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The unique stacked morphology of the Golgi apparatus had been a topic of intense investigation among the cell biologists over the years. We had previously shown that the two Golgin tethers (GM130 and Golgin45) could, to a large degree, functionally substitute for GRASP-type Golgi stacking proteins to sustain normal Golgi morphology and function in GRASP65/55-double depleted HeLa cells. However, compared to well-studied GM130, the exact role of Golgin45 in Golgi structure remains poorly understood. In this study, we aimed to further characterize the functional role of Golgin45 in Golgi structure and identified Golgin45 as a novel Syntaxin5-binding protein. Based primarily on a sequence homology between Golgin45 and GM130, we found that a leucine zipper-like motif in the central coiled-coil region of Golgin45 appears to serve as a Syntaxin5 binding domain. Mutagenesis study of this conserved domain in Golgin45 showed that a point mutation (D171A) can abrogate the interaction between Golgin45 and Syntaxin5 in pull-down assays using recombinant proteins, whereas this mutant Golgin45 binding to Rab2-GTP was unaffected in vitro. Strikingly, exogenous expression of this Syntaxin5 binding deficient mutant (D171A) of Golgin45 in HeLa cells resulted in frequent intercisternal fusion among neighboring Golgi cisterna, as readily observed by EM and EM tomography. Further, double depletion of the two Syntaxin5-binding Golgin tethers also led to significant intercisternal fusion, while double depletion of GRASP65/55 didn't lead to this phenotype. These results suggest that certain tether-SNARE interaction within Golgi stack may play a role in inhibiting intercisternal fusion among neighboring cisternae, thereby contributing to structural integrity of the Golgi stack.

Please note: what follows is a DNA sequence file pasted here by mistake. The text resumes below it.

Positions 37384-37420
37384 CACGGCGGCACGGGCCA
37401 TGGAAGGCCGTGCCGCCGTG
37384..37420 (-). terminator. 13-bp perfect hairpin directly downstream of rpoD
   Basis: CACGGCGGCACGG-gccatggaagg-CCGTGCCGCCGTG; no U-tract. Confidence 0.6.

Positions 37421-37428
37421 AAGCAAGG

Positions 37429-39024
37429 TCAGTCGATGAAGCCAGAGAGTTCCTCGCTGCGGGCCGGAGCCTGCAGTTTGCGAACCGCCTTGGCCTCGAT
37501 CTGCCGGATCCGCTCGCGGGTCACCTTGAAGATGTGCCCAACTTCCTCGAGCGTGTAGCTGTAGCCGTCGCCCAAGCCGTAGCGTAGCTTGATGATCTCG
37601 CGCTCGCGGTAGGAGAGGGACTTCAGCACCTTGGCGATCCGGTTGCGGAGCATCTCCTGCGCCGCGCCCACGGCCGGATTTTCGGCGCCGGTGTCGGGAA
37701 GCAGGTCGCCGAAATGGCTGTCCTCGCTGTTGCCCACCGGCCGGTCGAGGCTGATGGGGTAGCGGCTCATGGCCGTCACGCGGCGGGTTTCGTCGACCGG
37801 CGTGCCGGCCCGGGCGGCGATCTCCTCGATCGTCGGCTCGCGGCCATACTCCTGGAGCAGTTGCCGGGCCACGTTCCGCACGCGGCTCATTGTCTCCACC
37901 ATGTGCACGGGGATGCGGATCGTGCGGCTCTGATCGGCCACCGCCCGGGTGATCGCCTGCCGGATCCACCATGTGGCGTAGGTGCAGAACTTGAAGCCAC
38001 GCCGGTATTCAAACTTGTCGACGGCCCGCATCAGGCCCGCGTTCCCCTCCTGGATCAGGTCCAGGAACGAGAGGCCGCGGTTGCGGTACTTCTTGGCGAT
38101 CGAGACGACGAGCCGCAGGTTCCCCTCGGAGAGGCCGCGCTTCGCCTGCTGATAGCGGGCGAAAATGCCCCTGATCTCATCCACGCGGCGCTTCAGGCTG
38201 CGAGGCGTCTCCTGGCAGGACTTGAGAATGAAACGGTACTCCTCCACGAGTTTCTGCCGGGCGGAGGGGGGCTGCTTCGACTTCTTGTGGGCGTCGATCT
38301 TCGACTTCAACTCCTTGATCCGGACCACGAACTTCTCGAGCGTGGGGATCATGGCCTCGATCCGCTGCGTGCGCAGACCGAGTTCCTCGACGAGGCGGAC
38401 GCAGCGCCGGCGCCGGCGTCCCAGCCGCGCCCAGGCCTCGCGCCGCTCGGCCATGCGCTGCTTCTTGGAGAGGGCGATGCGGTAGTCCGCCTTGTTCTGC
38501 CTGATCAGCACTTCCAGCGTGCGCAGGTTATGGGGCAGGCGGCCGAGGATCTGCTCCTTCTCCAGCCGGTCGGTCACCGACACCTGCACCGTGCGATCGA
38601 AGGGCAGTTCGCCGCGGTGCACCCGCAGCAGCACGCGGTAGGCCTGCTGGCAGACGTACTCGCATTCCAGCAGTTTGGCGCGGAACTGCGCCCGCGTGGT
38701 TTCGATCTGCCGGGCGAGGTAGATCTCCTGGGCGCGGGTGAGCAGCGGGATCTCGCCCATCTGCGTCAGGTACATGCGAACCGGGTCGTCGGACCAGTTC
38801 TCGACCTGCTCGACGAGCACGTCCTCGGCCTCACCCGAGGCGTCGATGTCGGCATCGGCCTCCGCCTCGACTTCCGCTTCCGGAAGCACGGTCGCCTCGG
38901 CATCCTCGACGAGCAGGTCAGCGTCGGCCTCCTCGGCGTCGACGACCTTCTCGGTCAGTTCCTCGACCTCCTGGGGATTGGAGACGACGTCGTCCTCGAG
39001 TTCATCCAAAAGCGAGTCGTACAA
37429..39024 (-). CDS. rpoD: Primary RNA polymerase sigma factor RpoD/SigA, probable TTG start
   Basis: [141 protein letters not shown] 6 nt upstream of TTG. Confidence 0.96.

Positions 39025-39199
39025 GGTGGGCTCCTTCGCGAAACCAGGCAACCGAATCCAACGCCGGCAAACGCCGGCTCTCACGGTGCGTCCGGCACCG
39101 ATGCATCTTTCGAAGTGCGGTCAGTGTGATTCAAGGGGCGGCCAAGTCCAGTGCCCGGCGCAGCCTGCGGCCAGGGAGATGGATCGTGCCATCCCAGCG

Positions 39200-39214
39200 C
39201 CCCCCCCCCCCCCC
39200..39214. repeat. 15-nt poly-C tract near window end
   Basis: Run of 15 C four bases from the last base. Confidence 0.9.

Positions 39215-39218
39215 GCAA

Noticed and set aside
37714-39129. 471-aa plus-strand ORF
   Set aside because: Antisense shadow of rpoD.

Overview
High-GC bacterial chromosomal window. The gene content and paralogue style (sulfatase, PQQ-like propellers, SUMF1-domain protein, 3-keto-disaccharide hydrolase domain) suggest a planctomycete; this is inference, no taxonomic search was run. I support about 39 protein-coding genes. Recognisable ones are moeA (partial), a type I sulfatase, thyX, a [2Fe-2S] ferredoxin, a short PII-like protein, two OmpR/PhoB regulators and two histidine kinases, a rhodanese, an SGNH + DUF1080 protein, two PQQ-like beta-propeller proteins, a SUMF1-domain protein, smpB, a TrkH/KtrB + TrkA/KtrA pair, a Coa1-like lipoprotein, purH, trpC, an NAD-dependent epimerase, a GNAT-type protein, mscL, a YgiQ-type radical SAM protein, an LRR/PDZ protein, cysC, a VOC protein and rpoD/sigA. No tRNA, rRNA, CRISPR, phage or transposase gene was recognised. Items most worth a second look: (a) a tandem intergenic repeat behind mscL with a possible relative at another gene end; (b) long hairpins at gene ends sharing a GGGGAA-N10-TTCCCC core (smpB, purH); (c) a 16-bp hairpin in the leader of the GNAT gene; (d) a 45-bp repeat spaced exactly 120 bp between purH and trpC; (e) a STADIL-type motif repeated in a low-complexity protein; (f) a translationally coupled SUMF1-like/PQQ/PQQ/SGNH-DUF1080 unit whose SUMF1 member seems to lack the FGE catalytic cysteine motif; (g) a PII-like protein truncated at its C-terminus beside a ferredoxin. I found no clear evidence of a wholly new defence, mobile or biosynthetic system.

Neeraj Tiwari, Morven Graham, Xinran Liu, Xihua Yue, Lianhui Zhu, Dipak Meshram, Sunkyu Choi, Yi Qian, James E Rothman, Intaek Lee. Golgin45-Syntaxin5 Interaction Contributes to Structural Integrity of the Golgi Stack. Scientific reports. 2019 Aug 28;9(1):12465

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PMID: 31462665

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